Historic Buildings & Placemaking

Are historic buildings important to the placemaking agenda? The simple answer is “yes”, and that is why we have conservation areas, listed buildings and screeds of guidance on their protection.

I know that in the past people have created great places with little regard to historic buildings. Just think of Baron Haussmann’s reconstruction of central Paris which gave us some of the world’s finest urban environments by trashing every existing structure in the way. But, to be honest, over the last century or so, our track record of creating new places by this approach has been pretty dismal.

The best of today’s placemaking is predicated on sustainability and creating a diversity of uses, residents and visitors. These places tend not to be “made” and perhaps could be more accurately thought of as “evolving”- hence recognising the time element needed in their creation. Good places “tell their story” and this is why historic buildings are so important.

When we are creating places, designers look for elements like historic buildings, mature trees, old walls and existing (often hidden) water courses to structure their proposals and it is amazing how even very small fragments of the past can give a place a sense of identity. But although society has recognised the importance of our historic environment since the conservation movements of the 1960’s we still have a host of issues to confront, so here are a few thoughts:

The Money Game: Resources of time and money are (and always will be) a major issue, as the stewardship of the historic environment is an area where the gains are long term and will always have to compete with areas where the gain is more immediate, such as health and education. Hence we need to constantly be promoting the economic benefits which historic buildings can bring. The “Place Principle” which is now a key plank of Scottish Government policy should provide a good basis for this, but it needs other civic and professional organisations to be actively making the case.

Finding More History: Much of our placemaking today focuses on adaption and regeneration in town and city centres where there are fortunately a lot of historic buildings which can contribute. It seems that the big problem lies in the new housing areas (often called villages) which are growing up around the edges of our towns. Placemaking is often a forgotten concept here and there are too few planning incentives to reward the good developers and constrain the bad. Noticeably, this is where historic buildings are more sparse and so cannot be used to create identity, so perhaps focusing our listing system more intensely on identifying historic artifacts in the areas which we might see developed in the future would be useful.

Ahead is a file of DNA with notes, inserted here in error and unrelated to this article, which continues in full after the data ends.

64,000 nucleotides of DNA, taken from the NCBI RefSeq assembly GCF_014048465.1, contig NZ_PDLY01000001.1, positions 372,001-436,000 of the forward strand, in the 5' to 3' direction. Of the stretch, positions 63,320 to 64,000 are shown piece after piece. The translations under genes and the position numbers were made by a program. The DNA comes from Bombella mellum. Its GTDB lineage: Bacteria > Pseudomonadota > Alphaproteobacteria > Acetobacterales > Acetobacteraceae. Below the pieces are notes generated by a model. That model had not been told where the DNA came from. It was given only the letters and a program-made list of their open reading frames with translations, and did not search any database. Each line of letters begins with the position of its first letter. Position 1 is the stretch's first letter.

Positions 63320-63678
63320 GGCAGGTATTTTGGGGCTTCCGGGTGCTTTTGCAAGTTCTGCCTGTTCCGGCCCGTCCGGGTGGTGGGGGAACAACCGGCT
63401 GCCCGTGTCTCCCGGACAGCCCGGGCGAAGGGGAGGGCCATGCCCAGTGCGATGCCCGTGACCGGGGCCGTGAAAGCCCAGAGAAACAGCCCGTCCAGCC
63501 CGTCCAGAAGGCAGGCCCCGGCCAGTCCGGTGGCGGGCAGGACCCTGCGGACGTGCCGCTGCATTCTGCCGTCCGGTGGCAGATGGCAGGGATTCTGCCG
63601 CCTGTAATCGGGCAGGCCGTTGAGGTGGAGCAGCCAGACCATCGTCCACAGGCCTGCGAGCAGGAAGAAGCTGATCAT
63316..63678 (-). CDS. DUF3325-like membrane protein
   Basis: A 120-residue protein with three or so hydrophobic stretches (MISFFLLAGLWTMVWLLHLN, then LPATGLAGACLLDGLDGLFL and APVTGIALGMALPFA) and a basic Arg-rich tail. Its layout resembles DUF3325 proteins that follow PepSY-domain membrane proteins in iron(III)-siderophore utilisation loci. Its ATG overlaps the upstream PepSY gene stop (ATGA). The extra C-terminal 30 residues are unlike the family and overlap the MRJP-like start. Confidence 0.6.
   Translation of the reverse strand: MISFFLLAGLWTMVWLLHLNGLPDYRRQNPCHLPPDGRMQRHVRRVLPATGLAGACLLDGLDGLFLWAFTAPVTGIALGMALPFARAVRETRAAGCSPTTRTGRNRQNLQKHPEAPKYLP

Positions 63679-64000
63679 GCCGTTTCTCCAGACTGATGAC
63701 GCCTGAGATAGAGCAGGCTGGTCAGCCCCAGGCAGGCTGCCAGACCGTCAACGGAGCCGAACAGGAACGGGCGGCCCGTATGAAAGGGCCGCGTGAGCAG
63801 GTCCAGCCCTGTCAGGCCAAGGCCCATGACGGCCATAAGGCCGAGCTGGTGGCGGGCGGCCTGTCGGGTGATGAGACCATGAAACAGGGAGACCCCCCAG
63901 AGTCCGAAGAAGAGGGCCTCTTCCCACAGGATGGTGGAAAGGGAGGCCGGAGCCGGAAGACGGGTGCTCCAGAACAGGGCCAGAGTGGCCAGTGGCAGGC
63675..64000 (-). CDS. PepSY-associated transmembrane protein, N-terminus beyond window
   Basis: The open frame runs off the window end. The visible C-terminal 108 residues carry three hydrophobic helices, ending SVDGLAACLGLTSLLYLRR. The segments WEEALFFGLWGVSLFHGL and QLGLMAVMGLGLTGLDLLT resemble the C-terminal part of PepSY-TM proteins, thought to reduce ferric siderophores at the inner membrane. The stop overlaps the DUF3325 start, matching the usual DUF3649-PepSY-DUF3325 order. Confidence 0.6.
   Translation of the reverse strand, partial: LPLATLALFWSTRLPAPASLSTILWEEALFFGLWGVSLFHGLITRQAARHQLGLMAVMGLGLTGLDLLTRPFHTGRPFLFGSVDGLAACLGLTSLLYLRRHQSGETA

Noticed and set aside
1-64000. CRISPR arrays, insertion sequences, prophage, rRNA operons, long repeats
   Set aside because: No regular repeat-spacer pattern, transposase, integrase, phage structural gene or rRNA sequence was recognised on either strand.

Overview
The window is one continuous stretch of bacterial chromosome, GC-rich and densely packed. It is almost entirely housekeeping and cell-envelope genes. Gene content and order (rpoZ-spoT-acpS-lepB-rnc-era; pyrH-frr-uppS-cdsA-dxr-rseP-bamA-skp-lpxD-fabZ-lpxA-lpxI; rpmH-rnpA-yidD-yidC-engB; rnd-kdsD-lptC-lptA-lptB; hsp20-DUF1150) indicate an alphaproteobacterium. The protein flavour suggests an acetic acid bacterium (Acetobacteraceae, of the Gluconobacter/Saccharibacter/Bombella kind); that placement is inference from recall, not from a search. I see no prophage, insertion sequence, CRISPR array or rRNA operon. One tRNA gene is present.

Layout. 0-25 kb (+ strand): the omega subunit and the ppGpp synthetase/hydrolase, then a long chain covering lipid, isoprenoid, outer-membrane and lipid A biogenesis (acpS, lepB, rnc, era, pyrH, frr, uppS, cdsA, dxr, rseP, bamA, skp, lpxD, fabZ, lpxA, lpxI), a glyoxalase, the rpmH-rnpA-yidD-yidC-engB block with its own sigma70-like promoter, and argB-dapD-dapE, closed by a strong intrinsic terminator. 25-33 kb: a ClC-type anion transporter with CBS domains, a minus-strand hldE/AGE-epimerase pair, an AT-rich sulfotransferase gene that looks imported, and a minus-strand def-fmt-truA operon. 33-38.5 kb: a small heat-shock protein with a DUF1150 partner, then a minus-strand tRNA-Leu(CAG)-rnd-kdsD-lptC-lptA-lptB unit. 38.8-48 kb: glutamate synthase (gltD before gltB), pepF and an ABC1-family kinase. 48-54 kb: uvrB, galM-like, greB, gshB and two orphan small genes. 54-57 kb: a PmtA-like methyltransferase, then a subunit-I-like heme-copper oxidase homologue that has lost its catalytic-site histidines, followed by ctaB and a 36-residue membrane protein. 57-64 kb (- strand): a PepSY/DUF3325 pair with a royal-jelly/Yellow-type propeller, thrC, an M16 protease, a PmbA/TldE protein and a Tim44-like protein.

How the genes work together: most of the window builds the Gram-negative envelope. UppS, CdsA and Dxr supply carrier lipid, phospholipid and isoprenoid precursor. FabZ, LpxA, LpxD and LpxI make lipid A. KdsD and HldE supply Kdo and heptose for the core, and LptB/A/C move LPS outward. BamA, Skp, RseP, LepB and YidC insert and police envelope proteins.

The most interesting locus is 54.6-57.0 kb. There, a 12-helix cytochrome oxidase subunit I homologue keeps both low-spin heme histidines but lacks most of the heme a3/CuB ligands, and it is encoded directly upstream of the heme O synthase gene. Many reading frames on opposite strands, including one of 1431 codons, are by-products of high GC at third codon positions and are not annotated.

Regulations: Our society can only afford to keep a limited number of buildings purely for historical reasons and most require a valid use with an economic base. This often means adaption of structures to uses which may not be the most efficient fit with the building (think of churches) and where often our building regulations seem to mitigate against effective re-use. It appears to me that when our society produces regulations, we often fail to recognise how flexible human behaviour can be and our ability to address perceived problems.

Who Takes the Risk: We need to better assess the wider value of our historic buildings and their contribution to place. Bringing historic buildings back to beneficial use often involves a number of parties, a substantial amount of public money and untold hours of volunteer time. At the heart of this is identifying an “owner of last resort” and how risk is managed. Currently our system is too fragmented and takes too many years to reach conclusions. It is vital to be able to see a historic building as a positive opportunity in a placemaking programme rather than a liability which may threaten and delay the whole process (if interested, follow the story of Ayr Station Hotel of which much has been written).

The Energy Challenge: We know we need to protect our planet, that energy is a major component in this and somewhere about half of our energy use involves buildings. We have known this for years and need to drastically step up our insulation programmes. The sad irony is that, in my experience, the very buildings in which people are in the deepest fuel poverty are often the easiest to insulate.

Historic buildings provide much more of a challenge, we have a lot of them, and each needs a bespoke approach. So, we need to balance the positives of historic structures (embodied energy / often high density) with an acceptance of their energy liabilities and devise specific solutions for them.

But I have a concern. We seem to live in a world where every issue is now portrayed as a crisis or an emergency. Although this is beloved by the media, it tends to lead to short term responses and blanket decision making to address long term and complex problems. In hearing of “emergency insulation programmes” I worry for our historic towns and the danger of ushering in programmes of over cladding our historic buildings, with the impact that would have on placemaking and our culture in general.

Finally, a scary thought. If you just think of trying to insulate Edinburgh’s historic New town or Glasgow‘s West End, then you see the challenge. The ultimate irony would be spending 50 years doing it, just in time for our scientists to crack nuclear fusion and give us all that carbon-free energy. Who would want to predict the future…….